A Growing Number of Human Trafficking Cases Involving Bitcoin, According to FinCEN


Using Bitcoin in instances involving human trafficking and online child abuse has been on the increase, according to the U.S. Treasury’s Financial Crimes Enforcement Network (FinCEN).

Recent data from FinCEN indicates that digital assets or “convertible virtual currency,” were involved in 95% of instances involving human trafficking and online child exploitation.

According to FinCEN’s February report, the use of Bitcoin as a payment method in exploitation instances has been on the rise. There was a significant rise from 336 instances in 2020 to 1,975 cases in 2021 in the overall number of complaints linking virtual currency and human trafficking.

In order to promote national security through the collection and analysis of data, FinCEN primarily seeks to prevent the misuse of the financial system and the fight against money laundering. The public and law enforcement authorities engaged in the fight against human trafficking and online child exploitation are the intended recipients of the network’s report.

Out of the 2,311 complaints received under the Bank Secrecy Act (BSA), 2,157 of them mentioned Bitcoin as the main convertible virtual money involved in incidents of online child abuse and human trafficking. On the basis of this, FinCEN said that it was able to identify more than 1,800 distinct wallet addresses associated with possible instances of human trafficking and online child exploitation.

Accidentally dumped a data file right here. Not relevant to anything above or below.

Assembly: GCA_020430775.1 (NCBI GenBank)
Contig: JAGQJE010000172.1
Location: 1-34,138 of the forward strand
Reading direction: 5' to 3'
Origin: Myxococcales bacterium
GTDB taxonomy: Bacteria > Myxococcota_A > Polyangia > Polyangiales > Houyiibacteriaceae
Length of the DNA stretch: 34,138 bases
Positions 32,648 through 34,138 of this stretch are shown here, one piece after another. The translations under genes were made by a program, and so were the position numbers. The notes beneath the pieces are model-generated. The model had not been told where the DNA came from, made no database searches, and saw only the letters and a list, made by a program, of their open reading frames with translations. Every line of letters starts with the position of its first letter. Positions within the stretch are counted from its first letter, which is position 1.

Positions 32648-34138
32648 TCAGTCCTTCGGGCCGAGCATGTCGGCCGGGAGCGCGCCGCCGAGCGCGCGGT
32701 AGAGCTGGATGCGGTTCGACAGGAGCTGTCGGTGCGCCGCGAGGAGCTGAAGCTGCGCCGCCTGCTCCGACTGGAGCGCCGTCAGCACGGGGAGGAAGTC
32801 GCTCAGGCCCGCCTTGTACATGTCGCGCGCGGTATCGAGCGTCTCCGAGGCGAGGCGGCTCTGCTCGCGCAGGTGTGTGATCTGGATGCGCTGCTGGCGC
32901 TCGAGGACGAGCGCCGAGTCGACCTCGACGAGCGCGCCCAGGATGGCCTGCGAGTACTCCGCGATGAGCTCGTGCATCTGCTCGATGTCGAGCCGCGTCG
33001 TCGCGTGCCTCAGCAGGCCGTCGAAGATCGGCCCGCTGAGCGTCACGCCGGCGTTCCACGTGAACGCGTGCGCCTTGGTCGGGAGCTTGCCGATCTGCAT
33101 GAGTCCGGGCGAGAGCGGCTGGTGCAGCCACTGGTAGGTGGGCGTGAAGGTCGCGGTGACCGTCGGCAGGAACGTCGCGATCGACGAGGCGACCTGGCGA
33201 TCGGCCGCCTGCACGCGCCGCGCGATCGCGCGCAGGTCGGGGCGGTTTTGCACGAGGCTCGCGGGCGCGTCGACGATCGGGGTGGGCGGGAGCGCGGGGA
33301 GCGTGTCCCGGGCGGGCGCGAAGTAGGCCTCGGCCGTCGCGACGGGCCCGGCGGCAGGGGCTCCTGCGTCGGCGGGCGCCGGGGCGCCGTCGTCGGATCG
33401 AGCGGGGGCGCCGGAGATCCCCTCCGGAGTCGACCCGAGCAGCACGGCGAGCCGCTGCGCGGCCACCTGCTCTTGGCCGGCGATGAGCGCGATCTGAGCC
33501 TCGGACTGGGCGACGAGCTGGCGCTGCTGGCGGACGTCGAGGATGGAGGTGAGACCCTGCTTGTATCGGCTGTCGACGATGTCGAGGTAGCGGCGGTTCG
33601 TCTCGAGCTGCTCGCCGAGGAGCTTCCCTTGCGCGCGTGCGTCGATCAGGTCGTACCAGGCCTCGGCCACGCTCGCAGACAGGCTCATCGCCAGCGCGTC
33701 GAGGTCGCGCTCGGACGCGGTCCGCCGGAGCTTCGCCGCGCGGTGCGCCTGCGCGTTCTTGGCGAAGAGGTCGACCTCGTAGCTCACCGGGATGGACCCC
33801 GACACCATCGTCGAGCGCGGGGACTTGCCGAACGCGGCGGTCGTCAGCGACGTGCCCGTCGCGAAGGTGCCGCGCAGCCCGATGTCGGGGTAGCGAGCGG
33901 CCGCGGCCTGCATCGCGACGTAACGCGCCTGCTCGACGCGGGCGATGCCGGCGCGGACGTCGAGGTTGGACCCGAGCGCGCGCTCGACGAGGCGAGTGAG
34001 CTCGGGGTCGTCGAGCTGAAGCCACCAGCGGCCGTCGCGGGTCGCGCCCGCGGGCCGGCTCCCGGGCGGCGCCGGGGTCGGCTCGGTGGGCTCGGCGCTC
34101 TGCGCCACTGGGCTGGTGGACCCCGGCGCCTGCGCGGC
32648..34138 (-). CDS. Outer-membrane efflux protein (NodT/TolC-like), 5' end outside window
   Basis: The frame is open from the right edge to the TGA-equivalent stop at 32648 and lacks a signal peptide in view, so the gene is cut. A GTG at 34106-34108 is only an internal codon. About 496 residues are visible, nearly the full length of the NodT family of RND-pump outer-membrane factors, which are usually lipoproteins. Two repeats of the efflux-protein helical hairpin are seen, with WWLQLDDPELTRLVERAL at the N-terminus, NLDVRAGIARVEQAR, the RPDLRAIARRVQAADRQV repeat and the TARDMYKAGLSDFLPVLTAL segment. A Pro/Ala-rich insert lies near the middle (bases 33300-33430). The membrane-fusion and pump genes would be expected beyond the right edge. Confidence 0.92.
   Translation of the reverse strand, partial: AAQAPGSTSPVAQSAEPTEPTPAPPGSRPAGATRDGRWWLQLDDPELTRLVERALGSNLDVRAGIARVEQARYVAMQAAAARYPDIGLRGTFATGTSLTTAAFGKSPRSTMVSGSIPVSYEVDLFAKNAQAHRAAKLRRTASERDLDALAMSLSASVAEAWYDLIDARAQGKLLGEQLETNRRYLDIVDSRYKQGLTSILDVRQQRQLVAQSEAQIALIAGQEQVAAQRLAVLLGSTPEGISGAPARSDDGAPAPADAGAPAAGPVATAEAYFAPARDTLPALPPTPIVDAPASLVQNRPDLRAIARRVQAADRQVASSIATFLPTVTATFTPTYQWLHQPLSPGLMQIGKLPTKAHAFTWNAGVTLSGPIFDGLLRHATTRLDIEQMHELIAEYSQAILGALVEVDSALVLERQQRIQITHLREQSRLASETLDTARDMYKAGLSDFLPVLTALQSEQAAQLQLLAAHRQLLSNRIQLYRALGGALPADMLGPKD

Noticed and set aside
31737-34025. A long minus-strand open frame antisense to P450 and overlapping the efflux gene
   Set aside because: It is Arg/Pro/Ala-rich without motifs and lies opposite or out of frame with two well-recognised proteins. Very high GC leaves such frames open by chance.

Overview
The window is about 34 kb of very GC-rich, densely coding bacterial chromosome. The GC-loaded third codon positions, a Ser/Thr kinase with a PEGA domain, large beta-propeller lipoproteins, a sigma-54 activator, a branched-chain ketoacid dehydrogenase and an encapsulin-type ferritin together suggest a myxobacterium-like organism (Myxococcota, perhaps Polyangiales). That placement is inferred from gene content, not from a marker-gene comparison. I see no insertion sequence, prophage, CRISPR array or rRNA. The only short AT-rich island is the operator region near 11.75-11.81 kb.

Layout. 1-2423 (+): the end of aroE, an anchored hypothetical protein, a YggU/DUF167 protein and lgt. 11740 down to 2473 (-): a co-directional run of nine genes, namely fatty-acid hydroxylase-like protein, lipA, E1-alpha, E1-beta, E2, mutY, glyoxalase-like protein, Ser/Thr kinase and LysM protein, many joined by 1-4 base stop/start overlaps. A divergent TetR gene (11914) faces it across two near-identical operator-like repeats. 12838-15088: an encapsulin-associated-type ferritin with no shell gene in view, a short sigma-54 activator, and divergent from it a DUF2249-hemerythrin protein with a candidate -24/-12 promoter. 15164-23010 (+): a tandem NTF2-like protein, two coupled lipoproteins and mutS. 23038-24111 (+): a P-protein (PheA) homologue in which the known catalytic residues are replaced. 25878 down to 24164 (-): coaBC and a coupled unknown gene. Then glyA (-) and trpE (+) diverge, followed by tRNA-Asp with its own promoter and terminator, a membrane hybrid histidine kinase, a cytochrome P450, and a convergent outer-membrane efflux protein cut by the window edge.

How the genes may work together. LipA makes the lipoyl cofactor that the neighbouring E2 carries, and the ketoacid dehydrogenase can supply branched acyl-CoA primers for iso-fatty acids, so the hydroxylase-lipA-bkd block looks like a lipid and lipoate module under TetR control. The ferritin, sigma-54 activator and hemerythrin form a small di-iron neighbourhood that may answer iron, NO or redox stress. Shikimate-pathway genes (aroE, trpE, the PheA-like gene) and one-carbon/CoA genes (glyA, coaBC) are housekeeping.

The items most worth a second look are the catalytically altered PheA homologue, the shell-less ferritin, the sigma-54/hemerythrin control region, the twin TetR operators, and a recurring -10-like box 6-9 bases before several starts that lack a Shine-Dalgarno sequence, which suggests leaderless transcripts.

The Canadian financial intelligence unit’s “Project Protect” is a landmark public-private cooperation on human trafficking, and FinCEN has joined it to carefully track the growth in such instances. As part of the “Anti-Money Laundering and Countering the Financing of Terrorism National Priorities” produced in June 2021 in accordance with the Anti-Money Laundering Act of 2020, FinCEN included human trafficking and cybercrime.

The Financial Crimes Enforcement Network (FinCEN) put forth a proposal in October to mandate “some record keeping and reporting obligations” for domestic financial institutions and agencies in relation to crypto mixer transactions. “The proportion of CVC [convertible virtual currency] transactions handled by CVC mixers that came from suspected criminal origins is growing,” the commission noted, based on its assessment.

To outline the most serious dangers confronting the United States in illicit finance, the U.S. Department of the Treasury issued its 2024 National Risk Assessments on Money Laundering, Terrorist Financing, and Proliferation Financing earlier this month.

Also Read: US Treasury to Attend Congressional Hearing to Address Crypto Finance Concerns

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